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Florida’s Law of Succession

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When someone passes away, whether or not they have a will in place, Florida’s law of succession will apply. The state’s probate regulations stipulate that essentially, there is never a time when a person’s property does not have an owner – in other words, when a person dies, their property immediately devolves onto their chosen trustee, and then, after probate, to their heirs. However, this is an often-misunderstood concept in that many think property immediately becomes the heirs’ after a death; however, the probate process must occur first.

Succession Law In Florida

Succession law is set out explicitly in Florida law, establishing an order of sorts that will be followed if someone does not leave a will. Homesteads have somewhat special rules, and spouses will almost always receive at least half the intestate estate, but beyond that, the order is fairly straightforward. Lineal descendants come first after the surviving spouse, especially if they are also the descendant of the surviving spouse. So, for example, the deceased’s son with the surviving spouse would inherit before the son of the deceased’s first spouse. If there are no surviving spouse or lineal descendants, the estate devolves to lineal ascendants – parents, siblings, aunts or uncles.

Keep in mind that many assets do not pass via succession law, because they would not have passed down via a will. Most intangible assets such as 401(k) or IRA funds, insurance policy proceeds, and the like are transferred via trust or other instrument, and as such, are handled separately. These assets will usually transfer directly to a beneficiary or a co-signatory, without probate being required.

Details Are Important

Many think that property will automatically divest upon heirs when a person passes away. However, this is not strictly true in Florida – In re Slawson’s Estate holds that at the moment of a person’s death, an interest in property passes, but not the property itself. This may sound insignificant, but it matters quite a lot. Without a will, a putative heir has a ‘contingent interest’ in property, but they cannot claim it legally until the estate passes through probate.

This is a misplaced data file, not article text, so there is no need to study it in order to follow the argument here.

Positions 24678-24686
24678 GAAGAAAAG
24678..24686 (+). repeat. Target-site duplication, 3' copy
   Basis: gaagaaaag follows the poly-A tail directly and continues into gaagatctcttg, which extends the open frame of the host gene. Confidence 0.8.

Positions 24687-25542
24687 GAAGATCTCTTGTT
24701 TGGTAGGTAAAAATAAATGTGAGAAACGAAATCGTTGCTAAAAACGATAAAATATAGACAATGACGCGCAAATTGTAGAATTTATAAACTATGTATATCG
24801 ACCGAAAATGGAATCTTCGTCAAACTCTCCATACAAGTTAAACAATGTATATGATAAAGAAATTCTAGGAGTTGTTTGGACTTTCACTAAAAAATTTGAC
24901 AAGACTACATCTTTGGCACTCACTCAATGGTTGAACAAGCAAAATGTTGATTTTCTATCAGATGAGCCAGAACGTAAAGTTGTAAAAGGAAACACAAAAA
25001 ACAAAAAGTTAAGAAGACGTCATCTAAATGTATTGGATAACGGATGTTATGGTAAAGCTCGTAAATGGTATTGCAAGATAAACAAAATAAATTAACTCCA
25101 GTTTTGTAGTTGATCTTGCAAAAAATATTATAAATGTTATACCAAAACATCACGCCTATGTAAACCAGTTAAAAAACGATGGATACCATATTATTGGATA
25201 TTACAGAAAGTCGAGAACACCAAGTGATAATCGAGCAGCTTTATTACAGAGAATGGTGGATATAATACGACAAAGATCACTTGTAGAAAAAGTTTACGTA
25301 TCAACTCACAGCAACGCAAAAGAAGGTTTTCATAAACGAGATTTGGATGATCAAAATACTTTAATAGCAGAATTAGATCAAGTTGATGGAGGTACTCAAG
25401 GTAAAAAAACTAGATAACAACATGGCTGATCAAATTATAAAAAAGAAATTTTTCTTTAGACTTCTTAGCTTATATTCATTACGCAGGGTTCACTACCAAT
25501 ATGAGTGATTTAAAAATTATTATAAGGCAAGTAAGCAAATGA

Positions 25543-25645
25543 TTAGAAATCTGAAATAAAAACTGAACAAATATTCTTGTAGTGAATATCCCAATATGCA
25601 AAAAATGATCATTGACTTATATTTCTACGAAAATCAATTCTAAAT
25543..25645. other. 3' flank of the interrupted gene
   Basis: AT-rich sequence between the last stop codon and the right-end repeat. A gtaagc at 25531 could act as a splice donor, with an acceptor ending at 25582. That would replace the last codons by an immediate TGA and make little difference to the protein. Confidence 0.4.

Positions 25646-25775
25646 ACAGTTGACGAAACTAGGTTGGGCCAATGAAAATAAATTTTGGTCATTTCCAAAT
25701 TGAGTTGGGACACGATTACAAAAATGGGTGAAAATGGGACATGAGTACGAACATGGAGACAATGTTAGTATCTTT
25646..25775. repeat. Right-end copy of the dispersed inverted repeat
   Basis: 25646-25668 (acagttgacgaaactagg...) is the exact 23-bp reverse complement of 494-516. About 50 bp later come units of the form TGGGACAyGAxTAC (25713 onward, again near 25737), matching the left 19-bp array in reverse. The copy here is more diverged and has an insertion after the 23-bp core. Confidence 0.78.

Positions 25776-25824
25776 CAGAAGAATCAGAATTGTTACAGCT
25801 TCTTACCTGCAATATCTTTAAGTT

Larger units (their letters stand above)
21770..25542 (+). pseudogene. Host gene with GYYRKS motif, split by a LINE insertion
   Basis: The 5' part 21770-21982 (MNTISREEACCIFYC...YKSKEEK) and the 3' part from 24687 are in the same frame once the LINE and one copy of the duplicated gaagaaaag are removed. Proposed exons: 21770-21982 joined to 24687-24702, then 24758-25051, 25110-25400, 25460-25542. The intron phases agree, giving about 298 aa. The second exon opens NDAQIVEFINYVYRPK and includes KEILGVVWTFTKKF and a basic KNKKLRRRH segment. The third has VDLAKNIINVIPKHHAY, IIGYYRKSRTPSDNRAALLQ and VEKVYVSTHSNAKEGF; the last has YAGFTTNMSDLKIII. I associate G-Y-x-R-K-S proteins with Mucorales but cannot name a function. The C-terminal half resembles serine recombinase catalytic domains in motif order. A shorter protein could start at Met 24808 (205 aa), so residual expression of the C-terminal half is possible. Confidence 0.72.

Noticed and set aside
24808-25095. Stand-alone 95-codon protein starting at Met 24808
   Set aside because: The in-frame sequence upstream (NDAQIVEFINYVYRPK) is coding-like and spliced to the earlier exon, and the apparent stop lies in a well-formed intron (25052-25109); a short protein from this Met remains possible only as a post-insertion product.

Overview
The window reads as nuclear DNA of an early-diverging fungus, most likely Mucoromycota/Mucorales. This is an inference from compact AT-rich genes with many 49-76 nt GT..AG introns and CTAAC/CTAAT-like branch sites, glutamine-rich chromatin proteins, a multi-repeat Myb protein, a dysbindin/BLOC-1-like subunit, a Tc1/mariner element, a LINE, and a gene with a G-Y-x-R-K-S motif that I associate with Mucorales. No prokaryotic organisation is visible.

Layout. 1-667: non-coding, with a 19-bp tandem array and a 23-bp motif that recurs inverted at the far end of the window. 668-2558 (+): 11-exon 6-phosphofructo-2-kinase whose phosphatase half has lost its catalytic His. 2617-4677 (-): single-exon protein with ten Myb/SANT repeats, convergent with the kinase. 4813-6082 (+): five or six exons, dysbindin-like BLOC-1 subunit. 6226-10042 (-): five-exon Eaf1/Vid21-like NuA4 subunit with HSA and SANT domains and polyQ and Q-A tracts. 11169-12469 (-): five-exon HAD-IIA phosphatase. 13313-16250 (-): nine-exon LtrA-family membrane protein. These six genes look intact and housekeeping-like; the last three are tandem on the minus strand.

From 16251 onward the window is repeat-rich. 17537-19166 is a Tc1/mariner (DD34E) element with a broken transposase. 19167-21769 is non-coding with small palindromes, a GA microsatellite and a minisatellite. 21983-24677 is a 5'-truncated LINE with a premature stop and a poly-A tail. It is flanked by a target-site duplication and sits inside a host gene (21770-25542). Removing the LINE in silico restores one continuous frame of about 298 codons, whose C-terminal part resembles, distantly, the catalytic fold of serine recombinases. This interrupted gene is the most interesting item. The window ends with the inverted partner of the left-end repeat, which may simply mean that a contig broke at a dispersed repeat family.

It is also important to remember that as clearly delineated as Florida’s succession laws are, an estate will almost never pass through them entirely unmodified. Family members or friends may have predeceased the person; gifts may violate the rule against perpetuities or other property laws. If you stand to benefit from a will, it is never a good idea to start relying on it until the estate has cleared probate.

Contact A Probate Attorney

Probate can be a confusing process, and having a knowledgeable attorney on your side can ease matters considerably. Without competent legal representation, you may find yourself in a difficult position. The Hollywood probate firm of Steven A. Mason, P.A. is well versed in the nitty-gritty details of probate law, and is happy to put our experience to work for you. Contact the Fort Lauderdale and Hollywood Law Offices of Steven A. Mason, P.A. for legal advice at 954-963-5900 or leave a message online.

Resources:

leg.state.fl.us/statutes/index.cfm?App_mode=Display_Statute&URL=0700-0799/0732/0732.html

leagle.com/decision/194936541So2d324_1343/IN%20RE%20SLAWSON%27S%20ESTATE

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